The Trusts Act 2019 came into full force and effect today, 30 January 2021 and the Trustee Act 1956 and Perpetuities Act 1964 are repealed. Hello and good bye.
The purpose of the Trusts Act is to make trust law more accessible to trustees and beneficiaries and to strengthen the ability of beneficiaries to hold trustees to account.
Application and guiding principles
The Trusts Act will apply to all discretionary trusts (and any other trusts that meet the definition of an express trust).
The Trusts Act is not a complete code and will co-exist with relevant rules of common law and equity.
Mandatory and default trustee duties
The Trusts Act specifies the core trustee duties that were already part of the law but goes a step further to distinguish between mandatory duties that apply to all trusts and default duties, that apply unless expressly modified or excluded.
Mandatory duties must be performed by the trustee and may not be modified or excluded. The mandatory duties are the duties to:
- know the terms of the trust
- act in accordance with the terms of trust
- act honestly and in good faith
- act for the benefit of beneficiaries or the trust’s purposes, and
- to exercise powers for a proper purpose
Default duties, by contrast, may be modified or excluded by the terms of the trust. Many default duties are already commonly excluded by trust deeds. However, careful consideration of each trust deed is required to establish whether there needs to be a variation of trust to ensure the original purposes are not amended by the Trusts Act such that the terms of trust are no longer what the settlor intended.
The default duties are:
- a duty of general care
- the duty to invest prudently
- the duty not to exercise a power for a trustee’s own benefit
- the duty to consider the exercise of any power
- the duty not to bind or commit trustee to the future exercise of discretion
- the duty to avoid conflict of interest
- the duty of impartiality
- the duty not to profit
- the duty to act for no reward, and
- the duty to act unanimously
The Trusts Act introduces a definition of core trust documents that includes documents setting out the terms of the trust or varying those terms, records of the trust property appropriate to the value and complexity of that property, records of trustee decisions, contracts, accounting and financial statements, appointment, removal and discharge documents, letters of wishes by the settlor, and other documents necessary for the administration of the trust.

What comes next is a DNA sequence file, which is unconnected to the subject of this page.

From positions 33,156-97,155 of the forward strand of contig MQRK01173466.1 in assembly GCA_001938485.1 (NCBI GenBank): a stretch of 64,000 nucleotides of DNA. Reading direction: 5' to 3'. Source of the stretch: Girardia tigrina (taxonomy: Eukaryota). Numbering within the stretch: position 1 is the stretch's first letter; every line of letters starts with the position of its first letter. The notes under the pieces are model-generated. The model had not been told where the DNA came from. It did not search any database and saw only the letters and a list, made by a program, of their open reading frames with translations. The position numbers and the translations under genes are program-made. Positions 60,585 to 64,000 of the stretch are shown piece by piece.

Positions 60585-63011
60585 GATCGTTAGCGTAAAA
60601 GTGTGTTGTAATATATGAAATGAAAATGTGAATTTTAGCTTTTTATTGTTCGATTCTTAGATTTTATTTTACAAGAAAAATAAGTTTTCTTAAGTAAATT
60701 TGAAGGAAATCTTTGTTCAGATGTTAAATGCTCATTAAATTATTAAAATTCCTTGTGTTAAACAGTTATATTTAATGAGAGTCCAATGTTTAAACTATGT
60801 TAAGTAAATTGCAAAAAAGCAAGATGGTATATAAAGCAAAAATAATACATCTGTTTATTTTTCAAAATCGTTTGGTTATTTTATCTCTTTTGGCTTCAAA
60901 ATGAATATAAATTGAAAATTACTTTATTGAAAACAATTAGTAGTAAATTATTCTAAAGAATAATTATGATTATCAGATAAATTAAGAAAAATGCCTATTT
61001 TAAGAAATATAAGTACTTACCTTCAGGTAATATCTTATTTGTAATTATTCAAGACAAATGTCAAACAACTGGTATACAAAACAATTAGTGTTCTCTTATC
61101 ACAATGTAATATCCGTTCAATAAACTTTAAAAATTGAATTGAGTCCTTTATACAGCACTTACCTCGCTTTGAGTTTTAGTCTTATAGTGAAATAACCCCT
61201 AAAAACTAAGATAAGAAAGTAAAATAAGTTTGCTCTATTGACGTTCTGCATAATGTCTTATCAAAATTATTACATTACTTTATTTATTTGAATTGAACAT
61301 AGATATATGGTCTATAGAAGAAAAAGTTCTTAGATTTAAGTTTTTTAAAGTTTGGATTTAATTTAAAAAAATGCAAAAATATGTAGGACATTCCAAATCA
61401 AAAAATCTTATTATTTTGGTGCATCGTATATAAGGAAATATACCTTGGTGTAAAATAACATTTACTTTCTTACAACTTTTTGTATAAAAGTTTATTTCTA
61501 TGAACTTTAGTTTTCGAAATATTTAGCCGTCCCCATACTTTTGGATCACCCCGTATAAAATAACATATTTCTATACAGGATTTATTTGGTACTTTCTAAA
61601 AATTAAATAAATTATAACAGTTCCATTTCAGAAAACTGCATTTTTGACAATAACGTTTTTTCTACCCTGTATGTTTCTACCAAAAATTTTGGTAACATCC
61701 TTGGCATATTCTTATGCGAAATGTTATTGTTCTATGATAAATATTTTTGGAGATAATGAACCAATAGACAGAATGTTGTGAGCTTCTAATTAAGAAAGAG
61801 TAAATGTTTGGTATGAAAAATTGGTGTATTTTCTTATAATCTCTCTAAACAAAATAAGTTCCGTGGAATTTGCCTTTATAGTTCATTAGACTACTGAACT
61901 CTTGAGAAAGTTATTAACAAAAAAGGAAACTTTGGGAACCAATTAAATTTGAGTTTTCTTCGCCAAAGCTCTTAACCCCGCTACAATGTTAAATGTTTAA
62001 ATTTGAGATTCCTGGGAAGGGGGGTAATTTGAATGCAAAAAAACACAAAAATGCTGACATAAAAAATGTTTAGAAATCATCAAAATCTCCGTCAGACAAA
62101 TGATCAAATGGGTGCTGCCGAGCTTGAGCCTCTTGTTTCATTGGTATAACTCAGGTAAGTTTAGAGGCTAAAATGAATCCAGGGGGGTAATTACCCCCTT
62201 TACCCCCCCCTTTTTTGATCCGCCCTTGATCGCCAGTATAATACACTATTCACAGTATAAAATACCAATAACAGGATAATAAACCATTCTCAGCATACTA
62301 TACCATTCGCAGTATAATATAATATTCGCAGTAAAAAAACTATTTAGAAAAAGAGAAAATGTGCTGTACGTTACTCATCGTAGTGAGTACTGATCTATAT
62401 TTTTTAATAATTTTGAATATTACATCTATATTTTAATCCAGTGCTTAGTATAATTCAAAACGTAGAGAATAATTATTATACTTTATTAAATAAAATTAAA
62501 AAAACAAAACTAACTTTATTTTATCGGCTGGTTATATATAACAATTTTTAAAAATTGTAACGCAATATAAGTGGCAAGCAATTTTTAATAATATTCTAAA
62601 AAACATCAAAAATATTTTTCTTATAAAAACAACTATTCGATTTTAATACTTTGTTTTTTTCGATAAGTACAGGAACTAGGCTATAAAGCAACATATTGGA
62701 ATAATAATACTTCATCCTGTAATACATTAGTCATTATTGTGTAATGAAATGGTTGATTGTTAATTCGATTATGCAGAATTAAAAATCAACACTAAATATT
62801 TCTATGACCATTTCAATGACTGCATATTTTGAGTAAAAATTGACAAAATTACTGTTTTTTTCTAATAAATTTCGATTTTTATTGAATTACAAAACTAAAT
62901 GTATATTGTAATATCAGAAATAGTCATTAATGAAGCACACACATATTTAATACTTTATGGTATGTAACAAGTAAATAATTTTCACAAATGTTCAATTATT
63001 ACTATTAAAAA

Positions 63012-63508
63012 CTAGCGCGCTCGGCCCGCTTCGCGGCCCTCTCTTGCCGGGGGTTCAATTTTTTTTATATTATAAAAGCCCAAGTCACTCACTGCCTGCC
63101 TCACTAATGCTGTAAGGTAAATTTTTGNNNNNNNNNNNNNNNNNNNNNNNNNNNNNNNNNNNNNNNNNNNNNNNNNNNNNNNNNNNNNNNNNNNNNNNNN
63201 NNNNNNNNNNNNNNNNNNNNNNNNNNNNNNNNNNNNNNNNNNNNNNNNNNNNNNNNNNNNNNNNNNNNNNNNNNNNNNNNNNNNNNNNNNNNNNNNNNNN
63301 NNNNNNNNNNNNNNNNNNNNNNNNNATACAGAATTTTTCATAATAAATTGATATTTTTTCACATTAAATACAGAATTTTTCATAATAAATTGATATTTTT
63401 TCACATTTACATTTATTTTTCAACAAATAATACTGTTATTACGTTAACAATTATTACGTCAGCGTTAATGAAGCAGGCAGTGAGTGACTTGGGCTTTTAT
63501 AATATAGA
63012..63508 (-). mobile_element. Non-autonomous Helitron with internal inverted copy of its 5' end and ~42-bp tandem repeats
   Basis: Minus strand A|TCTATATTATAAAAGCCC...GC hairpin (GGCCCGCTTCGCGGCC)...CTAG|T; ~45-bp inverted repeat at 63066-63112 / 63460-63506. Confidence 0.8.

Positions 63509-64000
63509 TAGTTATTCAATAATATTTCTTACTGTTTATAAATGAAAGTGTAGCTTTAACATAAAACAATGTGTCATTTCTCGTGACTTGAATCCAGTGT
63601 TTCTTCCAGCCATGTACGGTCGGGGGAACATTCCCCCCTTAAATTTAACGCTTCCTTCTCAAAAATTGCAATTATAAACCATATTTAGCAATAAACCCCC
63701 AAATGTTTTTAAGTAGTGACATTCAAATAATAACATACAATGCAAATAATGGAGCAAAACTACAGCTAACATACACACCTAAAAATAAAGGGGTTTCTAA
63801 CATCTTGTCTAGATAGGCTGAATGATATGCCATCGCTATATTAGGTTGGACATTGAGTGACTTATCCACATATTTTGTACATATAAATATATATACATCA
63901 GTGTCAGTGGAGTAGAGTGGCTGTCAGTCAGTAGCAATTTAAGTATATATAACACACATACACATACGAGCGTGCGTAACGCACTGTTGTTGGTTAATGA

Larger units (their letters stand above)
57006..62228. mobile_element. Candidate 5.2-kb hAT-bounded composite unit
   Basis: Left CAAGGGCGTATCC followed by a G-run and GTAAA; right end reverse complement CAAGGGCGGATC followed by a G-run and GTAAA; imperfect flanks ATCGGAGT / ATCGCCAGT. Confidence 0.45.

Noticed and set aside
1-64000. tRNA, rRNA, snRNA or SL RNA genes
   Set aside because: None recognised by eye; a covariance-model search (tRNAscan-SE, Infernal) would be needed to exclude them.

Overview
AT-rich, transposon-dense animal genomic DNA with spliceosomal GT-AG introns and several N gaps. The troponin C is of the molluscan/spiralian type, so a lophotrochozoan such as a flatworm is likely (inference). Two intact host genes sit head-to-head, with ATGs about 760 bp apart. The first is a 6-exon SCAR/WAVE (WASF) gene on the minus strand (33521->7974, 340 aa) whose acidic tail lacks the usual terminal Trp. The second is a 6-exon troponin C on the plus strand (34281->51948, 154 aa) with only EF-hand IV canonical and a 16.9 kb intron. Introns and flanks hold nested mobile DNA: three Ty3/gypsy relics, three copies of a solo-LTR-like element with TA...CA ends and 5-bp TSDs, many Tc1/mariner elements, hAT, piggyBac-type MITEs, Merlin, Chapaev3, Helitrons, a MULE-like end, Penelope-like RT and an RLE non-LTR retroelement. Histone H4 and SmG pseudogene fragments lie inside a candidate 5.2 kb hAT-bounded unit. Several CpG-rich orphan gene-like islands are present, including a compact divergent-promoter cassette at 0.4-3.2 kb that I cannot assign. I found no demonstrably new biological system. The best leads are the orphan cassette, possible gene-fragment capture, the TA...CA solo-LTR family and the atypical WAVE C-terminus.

Each trustee must hold at least a copy of the terms of the trust and any variation to those terms and at least one trustee must hold all of the core documents.
Disclosure of information
The Trusts Act creates a presumption that a trustee must make “basic trust information” available to every beneficiary and “trust information” available to beneficiaries who request it. However, before providing basic information or trust information, trustees must consider a range of factors. The factors are:
- the nature of the interests in the Trust held by the beneficiary and the other beneficiaries of the Trust, including the degree and extent of the beneficiary’s interest in the Trust and the likelihood of the beneficiary receiving Trust property in the future,
- whether the information is subject to personal or commercial confidentiality,
- the expectations and intentions of the settlor at the time of the creation of the Trust (if known) as to whether the beneficiaries as a whole and the beneficiary in particular would be given information,
- the age and circumstances of the beneficiary,
- the age and circumstances of the other beneficiaries of the Trust,
- the effect on the beneficiary of giving the information,
- the effect on the Trustees, other beneficiaries of the Trust, and third parties of giving the information,
- in the case of a Family Trust, the effect of giving the information on:
- relationships within the family,
- the relationship between the Trustees and some or all of the beneficiaries to the detriment of the beneficiaries as a whole,
- in a Trust that has a large number of beneficiaries or unascertainable beneficiaries, the practicality of giving information to all beneficiaries or all members of a class of beneficiaries,
- the practicality of imposing restrictions and other safeguards on the use of the information (for example, by way of an undertaking, or restricting who may inspect the documents),
- the practicality of giving some or all of the information to the beneficiary in redacted form,
- if a beneficiary has requested information, the nature and context of the request,
- any other factor that the Trustee reasonably considers is relevant to determining whether the presumption applies.
Trustees’ information obligations are continuing.
Exemption and indemnity clauses
The Trusts Act now provides that trustees cannot be indemnified against gross negligence.
Abolition of the rule against perpetuities
The rule against perpetuities is abolished (and the Perpetuities Act repealed) and there is now a maximum duration of 125 years.
The Trusts Act introduces new adviser obligations that apply where default duties are modified and if there are any restrictions on exemption and indemnity clauses.
Keep calm and carry on
Any trust already in existence should be reviewed against the Trusts Act. However, the Trusts Act does introduce changes, these must be considered by reference to why any trust was settled and if the Trust’s purposes are still valid.